Mm! Mm! Good! Sound familiar? It ought to for its been a Campbell Soup slogan since the 1930s, when the company entered radio sponsorship. In 1869, a fruit merchant, Joseph Campbell, and an icebox manufacturer, Abraham Anderson, shook hands in Camden, N.J., to form a business that one day became one of the most recognized in the world and a symbol of Americana: the Campbell Soup Company. Originally called the Joseph A. Campbell Preserve Company, it produced canned vegetables, jellies, soups, etc. In 1897, major milestones occurred when Arthur Dorrance, general manager, reluctantly hired his 24-year-old nephew, Dr. John Dorrance, a chemist trained in Europe. He was so determined to join Campbell he agreed to pay for lab equipment and accepted a token salary of $7.50 per week. He made his mark on history that year with the invention of condensed soup, which lowered costs of packaging, shipping and storage. A 10 ounce can for 10 cents versus 30 cents for a 32 ounce can. The idea became so hot, the company adopted soup as its middle name. Advertising helped. In 1904, the cherubic Campbell kids were introduced for trolley car advertisements. Womens magazines boasted 21 varieties at 10 cents. National Geographic had full page ads for years for one variety each month but always included 21 varieties at 10 cents a can. One of the earlier soups was Ox Tail Soup made with meaty oxtail joints, vegetables and nourishing barley. Using condensed soup in recipes originated in a cookbook published in 1916. After Wold War II, Campbells home economists cooked up Green Bean Casserole and Glorified Chicken classic dishes today. A company executive, watching Cornell University play football in new red and white uniforms, was so impressed by the colors he convinced the company to adopt the colors for new labels on Campbells Soup containers. Some of the most popular varieties have been enjoyed by generations: Tomato, introduced in 1897, and Cream of Mushroom and Chicken Noodle in 1934. Combined, Americans consume about 2.5 millions bowls of these three soups each year. The company has evolved to fit a changing marketplace also. The condensed line has been expanded to include contemporary varieties like Cream of Broccoli, a line of Healthy Request, Chunky, Home Cooking, and Ready to Serve soups. Thirty-two ingredients combine to make Campbells Vegetable Soup. The number of brand names under the Campbell label now includes Pepperidge Farm breads, cookies and crackers, Franco American gravies and pastas, V8 vegetable juices, Swanson broths and Godiva Chocolates. Other Campbell tag lines have found their way into popular culture including: Wow! I couldve had a V8, Uh-oh SpaghettiOs and Pepperidge Farms Remembers. Campbell products are available in practically every country in the world.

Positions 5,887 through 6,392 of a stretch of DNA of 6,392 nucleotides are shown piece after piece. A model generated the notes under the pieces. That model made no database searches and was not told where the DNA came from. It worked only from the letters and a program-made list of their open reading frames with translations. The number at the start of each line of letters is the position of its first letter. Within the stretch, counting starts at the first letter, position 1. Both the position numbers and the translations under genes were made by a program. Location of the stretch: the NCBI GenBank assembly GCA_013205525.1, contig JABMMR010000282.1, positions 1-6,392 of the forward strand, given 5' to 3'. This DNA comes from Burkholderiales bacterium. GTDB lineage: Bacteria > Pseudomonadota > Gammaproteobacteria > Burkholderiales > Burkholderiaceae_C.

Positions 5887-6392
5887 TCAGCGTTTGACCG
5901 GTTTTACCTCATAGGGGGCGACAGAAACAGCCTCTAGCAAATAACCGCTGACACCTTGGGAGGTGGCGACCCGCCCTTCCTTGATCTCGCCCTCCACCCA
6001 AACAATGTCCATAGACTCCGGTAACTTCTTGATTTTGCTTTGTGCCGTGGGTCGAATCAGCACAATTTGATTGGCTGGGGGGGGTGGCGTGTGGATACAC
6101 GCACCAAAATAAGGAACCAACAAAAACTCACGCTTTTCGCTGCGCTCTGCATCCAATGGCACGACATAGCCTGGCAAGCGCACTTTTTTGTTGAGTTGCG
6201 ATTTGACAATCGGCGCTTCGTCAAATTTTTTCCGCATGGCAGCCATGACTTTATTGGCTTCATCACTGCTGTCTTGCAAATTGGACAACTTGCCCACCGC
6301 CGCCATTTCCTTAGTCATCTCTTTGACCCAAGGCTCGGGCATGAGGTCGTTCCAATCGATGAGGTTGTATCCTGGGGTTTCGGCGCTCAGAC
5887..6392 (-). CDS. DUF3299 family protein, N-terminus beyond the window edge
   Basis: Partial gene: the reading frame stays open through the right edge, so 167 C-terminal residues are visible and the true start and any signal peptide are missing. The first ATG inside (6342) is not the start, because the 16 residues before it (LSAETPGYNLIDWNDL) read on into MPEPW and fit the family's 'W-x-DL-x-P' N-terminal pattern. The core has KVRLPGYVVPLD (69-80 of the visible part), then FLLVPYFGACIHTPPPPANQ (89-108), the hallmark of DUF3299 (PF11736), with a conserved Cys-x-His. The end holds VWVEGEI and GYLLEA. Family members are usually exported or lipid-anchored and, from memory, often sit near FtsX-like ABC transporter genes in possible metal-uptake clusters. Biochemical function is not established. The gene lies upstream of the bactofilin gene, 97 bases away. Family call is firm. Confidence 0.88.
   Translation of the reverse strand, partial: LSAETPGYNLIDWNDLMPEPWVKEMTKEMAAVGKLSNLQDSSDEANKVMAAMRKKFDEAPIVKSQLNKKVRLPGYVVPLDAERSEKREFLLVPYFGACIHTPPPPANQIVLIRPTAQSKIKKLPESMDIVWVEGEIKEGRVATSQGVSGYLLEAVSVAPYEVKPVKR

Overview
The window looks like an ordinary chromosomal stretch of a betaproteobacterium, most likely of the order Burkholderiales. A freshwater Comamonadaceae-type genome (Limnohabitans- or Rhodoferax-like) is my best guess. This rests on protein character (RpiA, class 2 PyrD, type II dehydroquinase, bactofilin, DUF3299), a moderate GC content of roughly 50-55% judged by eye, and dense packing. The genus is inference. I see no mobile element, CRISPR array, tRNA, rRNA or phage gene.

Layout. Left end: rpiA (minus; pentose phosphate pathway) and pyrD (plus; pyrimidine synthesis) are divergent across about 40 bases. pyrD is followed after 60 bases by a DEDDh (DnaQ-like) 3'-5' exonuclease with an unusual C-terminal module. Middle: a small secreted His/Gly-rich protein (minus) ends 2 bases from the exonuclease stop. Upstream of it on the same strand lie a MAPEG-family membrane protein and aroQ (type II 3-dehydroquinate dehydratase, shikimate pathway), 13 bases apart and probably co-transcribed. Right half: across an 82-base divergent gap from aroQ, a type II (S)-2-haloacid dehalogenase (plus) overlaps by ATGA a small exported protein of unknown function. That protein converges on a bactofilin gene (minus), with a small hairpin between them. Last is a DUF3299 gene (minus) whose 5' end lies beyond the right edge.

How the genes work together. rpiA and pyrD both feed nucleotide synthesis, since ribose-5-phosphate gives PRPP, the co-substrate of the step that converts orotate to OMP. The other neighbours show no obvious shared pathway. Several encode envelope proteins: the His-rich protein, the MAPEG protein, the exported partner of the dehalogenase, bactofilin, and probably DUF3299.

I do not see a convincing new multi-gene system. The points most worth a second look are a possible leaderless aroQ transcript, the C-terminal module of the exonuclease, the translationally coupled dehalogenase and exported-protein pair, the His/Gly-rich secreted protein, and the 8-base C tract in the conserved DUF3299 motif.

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While many of the products Americans know are offered internationally, regional varieties like Watercress and Duck Gizzard Soup in China and Cream of Chili Poblano Soup in Mexico, have been introduced to respond to cultural preferences. Even though the companys foods have found their way into homes thousands of miles from the Camden, N.J., headquarters, they still bear the name of the man who made his mark selling soup from a horse-drawn wagon: Joseph Campbell.